You don’t have to be a fan of the 1996 cult hit The Craft to pick up and go with this lively and likeable “continuation” story, but there are several throwbacks to the original movie in this one, including a sock-o surprise cameo and a couple of quips too good to leave behind.

Like, “We are the weirdos, mister.”

And the basic premise is still much the same. Teenager Hannah (Cailee Spaney) relocates across country to a new town with her mom (Michelle Monaghan) to move in with mom’s long-distance bf (David Duchovny) and his three teenage sons. But Hannah feels like an outsider, both in her new blended family and at her high school—until she finds a connection with a trio of fellow-misfit girls (Gideon Adlon, Lovie Simone and Zoey Luna), who happen to be a coven of young wannabe witches.

And the neophyte necromancers were just waiting for the right newbie to complete their “craft,” to be a fourth element in their mystic ceremonies summoning the spirits of air, fire, water and earth.

Zoe Lister-Jones, best known for playing Jen in the Colin Hanks sitcom Life in Pieces, is also a budding filmmaker; not near enough people, alas, saw her charming 2017 romcom Band Aid, in which she also starred with Fred Armisen. Here, completely behind the scenes as writer and director, she leans into the fem-centric elements of the tale, as Hannah asserts herself against toxic masculinity at school and at home, and the girls of the “craft” grow in their bonds of sisterhood and the rituals of their shared spirituality.

Things start out light, lively, fun and frisky, as the girls discover the power that is, quite literally, at their fingertips; it’s pretty cool for blasting away defamatory locker graffiti or freeze-framing lunchroom pranks just for yuks. But the movie takes a more serious turn when it dives into some darker emotional issues, including a character’s difficulty dealing with gender identity, and Hannah’s search for answers about her past.

And sometimes spells, the craft discovers, can spell trouble.

The young cast is solid, smart and spunky, with built-in Gen X appeal. Spaeny rocked her roles in the movies Bad Times at the El Royale and On the Basis of Sex; Adlon was great in The Mustang and Blockers; Simone is a breakout on the Amazon series Selah & the Spades; and newcomer Luna played Lacy in Pose.

Witches have, of course, been a part of legend, folklore and literature practically forever—they’re mentioned in the Bible, they stir up double-double-toil-and-trouble in one of Shakespeare’s most famous plays, and Hollywood loves them.

But witchcraft has a much more troubling side, historically, particularly in how it’s been used to label anyone, particularly women, whose behavior did not conform to local norms—with often terrible consequences. Pop culture, from Bewitched and Hocus Pocus to Sabrina, the Teenage Witch, puts a happy face on a tragic past whenever it gets playful with modern-day witches. At least The Craft: Legacy holds a dark mirror to its ancient roots. Lister-Jones depicts a “society” aggressively intent on keeping its male-dominated heirarchy intact—and marginalizing, or eliminating, the young women of the craft.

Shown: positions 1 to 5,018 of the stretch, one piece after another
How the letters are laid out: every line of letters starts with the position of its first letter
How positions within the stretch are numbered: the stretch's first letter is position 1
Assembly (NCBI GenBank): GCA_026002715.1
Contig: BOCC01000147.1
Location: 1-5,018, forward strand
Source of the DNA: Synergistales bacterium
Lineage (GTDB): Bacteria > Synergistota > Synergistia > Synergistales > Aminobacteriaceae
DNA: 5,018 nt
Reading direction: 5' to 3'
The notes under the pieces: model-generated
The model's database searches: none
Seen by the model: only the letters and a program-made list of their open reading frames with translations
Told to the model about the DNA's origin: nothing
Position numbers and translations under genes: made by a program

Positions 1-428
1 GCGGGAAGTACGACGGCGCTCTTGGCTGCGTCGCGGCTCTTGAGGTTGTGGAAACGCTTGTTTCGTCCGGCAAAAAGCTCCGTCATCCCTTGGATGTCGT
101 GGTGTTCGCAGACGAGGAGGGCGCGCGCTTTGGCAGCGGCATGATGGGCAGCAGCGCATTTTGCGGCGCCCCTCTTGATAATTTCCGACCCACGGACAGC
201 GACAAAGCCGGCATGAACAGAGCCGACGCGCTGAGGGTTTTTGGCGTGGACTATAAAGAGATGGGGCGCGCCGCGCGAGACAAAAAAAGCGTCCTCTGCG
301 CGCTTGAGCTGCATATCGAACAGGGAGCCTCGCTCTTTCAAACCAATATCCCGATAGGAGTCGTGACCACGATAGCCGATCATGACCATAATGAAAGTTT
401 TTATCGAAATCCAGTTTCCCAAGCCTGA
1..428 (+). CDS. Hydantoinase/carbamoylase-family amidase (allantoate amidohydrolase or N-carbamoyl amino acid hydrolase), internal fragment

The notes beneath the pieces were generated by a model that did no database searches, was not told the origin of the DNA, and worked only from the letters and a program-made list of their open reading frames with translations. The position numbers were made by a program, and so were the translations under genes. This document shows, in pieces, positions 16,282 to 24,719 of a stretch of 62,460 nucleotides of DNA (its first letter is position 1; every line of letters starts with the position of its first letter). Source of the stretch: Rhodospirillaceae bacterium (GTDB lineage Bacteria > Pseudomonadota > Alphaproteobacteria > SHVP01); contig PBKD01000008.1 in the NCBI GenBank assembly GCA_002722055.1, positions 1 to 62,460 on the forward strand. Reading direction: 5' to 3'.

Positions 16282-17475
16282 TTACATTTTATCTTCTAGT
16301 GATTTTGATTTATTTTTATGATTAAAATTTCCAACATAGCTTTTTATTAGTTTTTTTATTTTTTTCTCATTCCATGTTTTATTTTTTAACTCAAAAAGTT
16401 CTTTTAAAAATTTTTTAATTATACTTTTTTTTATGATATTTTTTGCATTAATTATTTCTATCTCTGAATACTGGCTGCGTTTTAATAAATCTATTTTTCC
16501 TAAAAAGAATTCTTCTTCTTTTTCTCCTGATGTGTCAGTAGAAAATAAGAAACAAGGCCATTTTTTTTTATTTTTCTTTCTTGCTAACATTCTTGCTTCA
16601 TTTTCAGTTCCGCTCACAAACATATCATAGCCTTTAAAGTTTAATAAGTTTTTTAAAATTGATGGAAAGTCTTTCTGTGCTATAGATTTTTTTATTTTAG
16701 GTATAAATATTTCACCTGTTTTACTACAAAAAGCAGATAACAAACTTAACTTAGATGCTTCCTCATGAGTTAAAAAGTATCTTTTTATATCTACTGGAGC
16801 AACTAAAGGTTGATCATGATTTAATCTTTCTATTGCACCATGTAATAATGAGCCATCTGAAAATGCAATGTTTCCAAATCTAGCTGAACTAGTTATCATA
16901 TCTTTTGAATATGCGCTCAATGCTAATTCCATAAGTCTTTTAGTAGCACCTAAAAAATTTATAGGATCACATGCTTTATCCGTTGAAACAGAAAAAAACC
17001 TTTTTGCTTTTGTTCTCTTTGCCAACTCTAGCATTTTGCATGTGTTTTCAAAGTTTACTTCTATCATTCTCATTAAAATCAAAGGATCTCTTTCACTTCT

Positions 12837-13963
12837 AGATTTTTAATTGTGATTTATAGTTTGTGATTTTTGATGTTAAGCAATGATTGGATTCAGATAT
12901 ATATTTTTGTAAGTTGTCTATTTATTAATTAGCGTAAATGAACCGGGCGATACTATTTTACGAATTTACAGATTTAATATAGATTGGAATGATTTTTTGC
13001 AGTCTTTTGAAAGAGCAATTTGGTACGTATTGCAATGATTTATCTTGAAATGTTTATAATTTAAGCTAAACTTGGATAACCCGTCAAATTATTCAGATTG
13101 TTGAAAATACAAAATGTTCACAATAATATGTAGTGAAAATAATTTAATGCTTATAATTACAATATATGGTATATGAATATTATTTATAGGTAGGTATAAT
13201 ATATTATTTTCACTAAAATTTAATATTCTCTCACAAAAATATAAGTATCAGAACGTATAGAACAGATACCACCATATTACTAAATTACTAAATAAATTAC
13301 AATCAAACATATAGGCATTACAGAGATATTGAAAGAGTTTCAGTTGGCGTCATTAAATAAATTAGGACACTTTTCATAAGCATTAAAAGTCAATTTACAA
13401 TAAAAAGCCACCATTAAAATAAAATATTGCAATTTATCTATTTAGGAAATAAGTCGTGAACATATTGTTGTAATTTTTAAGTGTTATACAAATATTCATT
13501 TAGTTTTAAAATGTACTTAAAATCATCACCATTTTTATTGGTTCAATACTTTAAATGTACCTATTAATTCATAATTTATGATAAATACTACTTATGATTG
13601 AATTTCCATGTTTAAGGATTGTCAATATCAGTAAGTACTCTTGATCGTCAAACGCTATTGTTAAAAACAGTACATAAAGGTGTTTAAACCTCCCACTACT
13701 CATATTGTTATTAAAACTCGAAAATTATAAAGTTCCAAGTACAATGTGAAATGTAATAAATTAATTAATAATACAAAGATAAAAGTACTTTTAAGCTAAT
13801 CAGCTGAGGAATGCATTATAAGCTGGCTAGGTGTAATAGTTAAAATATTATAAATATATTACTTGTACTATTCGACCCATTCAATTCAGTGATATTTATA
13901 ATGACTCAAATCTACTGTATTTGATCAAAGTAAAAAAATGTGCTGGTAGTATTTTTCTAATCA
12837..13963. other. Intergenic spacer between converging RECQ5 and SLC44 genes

The soundtrack snaps with tasty hip-hop and pop from a playlist that includes snippets from such contemporary acts as Sa-fire, Litty Kitty, Nadia Rose, Kikbak and Bette Lemme. At a house party, everyone’s excited to hear a tune by Princess Noika. In a musical nod to its predecessor, the movie opens with Alanis Morrissette’s “You Oughta Know,” a No. 1 flashback hit from late 1995 that would have still been on the radio when the first Craft movie hit theaters in May the following year.

More “seasoned” viewers will enjoy seeing Monaghan, recognizable from nearly 50 TV and movie appearances over the past two decades, including memorable roles in the Mission: Impossible franchise, Patriot’s Day, Gone Baby Gone, Kiss Kiss Bang Bang, 2014’s True Detective and Hulu’s The Path. Duchovny, who starred as Mulder in The X-Files, its reboot and a spinoff movie, looks a bit bored and worn down; maybe after the mind-bending, paranormal threats he faced as Mulder, these teenage-hoodoo hijinks don’t faze him much.

Occasionally tense but never really scary, certainly not gory, and sometimes even quite sensitive and sensual, The Craft: Legacy is a magic-sprinkled Halloween trick-or-treat mainly for girls who’ll harken to its timely theme of youthful female outsiders finding each other, bonding together and harnessing their strengths to confront a world trying to quash them. The movie also presents positive, timely messages of inclusion, anti-bullying, LGBT acceptance and the responsible use of power—and how those who abuse and misuse their positions of dominance don’t deserve to have them.

The Craft: Legacy may be Hollywood’s latest check-in with teenage witches, but it’s clearly got something bigger than bedknobs and broomsticks on its mind.

At one point, the young women of the craft fear they’ve gone too far, that their magic has careened dangerously out of control. Hannah’s friends want to “unbind” themselves from their sorcery. She urges them to instead reconsider—to realign, refocus and regroup.

“You shouldn’t run from your power,” Hannah tells them. “None of us should.”

In a world that just celebrated the 100th anniversary of women’s voting rights, and a recent Pew research poll in which 61 percent of American women identified themselves as “feminists,” women everywhere continue to push—to march, mobilize and work—for advancement. Like Hannah, none of them want to run from their power.

Sparks fly from her fingertips, indeed.

Without a Hitch

Specter of Alfred Hitchcock lingers of Lily James and Armie Hammer in Netflix’s new version of classic ‘Rebecca’